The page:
Company owner allegedly owes taxman millions

A GROUP of security guards have been left high and dry while their boss is living it up down under.

Hugo Marais is allegedly living large with his family in Australia, while his former employees are trying to get their provident fund money from his company, IQ Security Group.

Five guards, allegedly retrenched by IQ Security last year, are still waiting for their money.

The guards are not aware that they will never get their money after it was discovered that Liberty Life discontinued the fund because IQ Security was in arrears.

"It was recently discovered that he owes the SA Revenue Service millions of rands and that he has been deducting provident fund money from the guards but not transferring it to the fund," a source said.

The source said it was clear that Marais had run away from the company's problems because Sars had opened a case of tax fraud against him with the Sandton police last year.

Investigating officer Warrant Officer Maphosa confirmed that a case had been opened.

"The case is now with the Directorate of Public Prosecutions, who will decide whether to prosecute or not.

"This will entail checking whether Interpol should be contacted to help with investigations because the suspect is now in Australia," Maphosa said.

Two of the guards that Sowetan spoke to were retrenched last year.

Frans Manamela, 28, said he was lucky to get a job this year after he was retrenched.

"It was tough because I thought the provident fund money would help while I was looking for another job. But I have been waiting ever since.

"I look after my two younger sisters and my mother, who are all unemployed," he said.

Azwinyandi Mathengwana, 26, said the IQ Group had not paid him a month's salary before he was retrenched.

"We were told to wait for at least 8 to 12 weeks for our provident fund money but that period has lapsed. The last time they told us to bring our banking details," he said.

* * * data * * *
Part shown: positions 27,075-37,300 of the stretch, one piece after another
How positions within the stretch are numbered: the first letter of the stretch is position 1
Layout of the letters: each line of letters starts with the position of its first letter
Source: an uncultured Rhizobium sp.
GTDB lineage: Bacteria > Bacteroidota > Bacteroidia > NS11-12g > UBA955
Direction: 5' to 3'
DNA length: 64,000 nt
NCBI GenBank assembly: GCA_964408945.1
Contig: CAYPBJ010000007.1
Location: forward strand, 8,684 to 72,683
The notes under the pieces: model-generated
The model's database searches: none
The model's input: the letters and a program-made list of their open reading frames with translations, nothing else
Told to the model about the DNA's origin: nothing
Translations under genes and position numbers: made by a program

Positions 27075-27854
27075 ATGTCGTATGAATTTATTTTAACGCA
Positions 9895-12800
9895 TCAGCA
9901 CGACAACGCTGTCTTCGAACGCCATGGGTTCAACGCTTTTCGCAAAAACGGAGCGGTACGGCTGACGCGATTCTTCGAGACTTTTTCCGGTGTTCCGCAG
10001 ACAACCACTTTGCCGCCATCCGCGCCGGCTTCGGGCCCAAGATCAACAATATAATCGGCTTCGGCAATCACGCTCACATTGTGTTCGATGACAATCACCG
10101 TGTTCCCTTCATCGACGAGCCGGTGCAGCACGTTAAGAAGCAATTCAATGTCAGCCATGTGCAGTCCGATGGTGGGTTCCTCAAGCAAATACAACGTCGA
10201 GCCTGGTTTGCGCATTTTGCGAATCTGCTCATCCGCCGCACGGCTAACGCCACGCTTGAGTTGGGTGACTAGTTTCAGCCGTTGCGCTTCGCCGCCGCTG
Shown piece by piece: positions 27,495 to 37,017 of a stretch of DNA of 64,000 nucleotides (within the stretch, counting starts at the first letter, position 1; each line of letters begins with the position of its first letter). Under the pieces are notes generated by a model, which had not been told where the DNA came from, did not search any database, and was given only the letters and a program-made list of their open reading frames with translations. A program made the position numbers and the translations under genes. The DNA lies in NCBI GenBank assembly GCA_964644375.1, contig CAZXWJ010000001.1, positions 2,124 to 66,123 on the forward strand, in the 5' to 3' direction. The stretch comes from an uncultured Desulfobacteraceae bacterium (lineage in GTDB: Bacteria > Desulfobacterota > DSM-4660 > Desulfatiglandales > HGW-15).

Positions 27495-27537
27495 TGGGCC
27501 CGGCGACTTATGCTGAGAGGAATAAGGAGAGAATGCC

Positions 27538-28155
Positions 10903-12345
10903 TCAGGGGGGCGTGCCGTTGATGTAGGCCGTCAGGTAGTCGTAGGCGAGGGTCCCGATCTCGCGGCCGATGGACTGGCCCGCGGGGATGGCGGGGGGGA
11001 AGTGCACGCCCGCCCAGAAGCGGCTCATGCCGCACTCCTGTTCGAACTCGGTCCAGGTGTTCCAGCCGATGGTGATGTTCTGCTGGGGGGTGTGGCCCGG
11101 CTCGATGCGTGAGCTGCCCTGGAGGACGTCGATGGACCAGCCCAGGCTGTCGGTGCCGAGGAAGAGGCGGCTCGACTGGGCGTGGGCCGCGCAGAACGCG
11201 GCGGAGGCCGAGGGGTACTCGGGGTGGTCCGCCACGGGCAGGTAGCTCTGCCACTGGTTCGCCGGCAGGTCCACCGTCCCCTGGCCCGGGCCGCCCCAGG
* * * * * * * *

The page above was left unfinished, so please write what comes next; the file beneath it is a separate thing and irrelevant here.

In letters seen by Sowetan, Sars wrote to the company in August last year alerting them that:

l IQ owed R7 million in UIF tax;

l Owed R1,2million in Pay As You Earn;

l Owed R9,4million in VAT;

l Owed R402000 to the Skills Development Levy Fund.

Some of the tax defaults date back to 2003. Their provident fund managers at Liberty Life wrote them letters in July and September last year, informing them that the fund had been terminated because it was in arrears by R352000 and R291000 respectively.

"As a result of nonpayment, the fund has terminated any cover for death and disability effective midnight July 13," the letter read.

The company's book keepers also discontinued their services, citing the seriousness of the company's finances "which might cause serious damage to yourself or the company," accountants Bloem, Nel and Joubert wrote.

Piet Franken, managing director at IQ Group, refuted the allegations and said the company was not experiencing any financial problems.

"Your source is spreading unfounded rumours," he said.

He said there was money to pay the guards and that a "re-scheduling" had created the glitch.

"I can promise you that the guards will be paid soon. The money is there. All they have to do is make an appointment with our human resources manager and I will personally attend to that, " he said.

When asked how Marais ran the company from overseas, he said he had managers who reported to him.

"Marais only manages the company's bank account," he said.

He said he heard about the Sars case but that he was not "privy" to the details. Company owner Marais emigrated last year and lives in a three-storey mansion.

Marais had allegedly put his house in Clarens up for sale.

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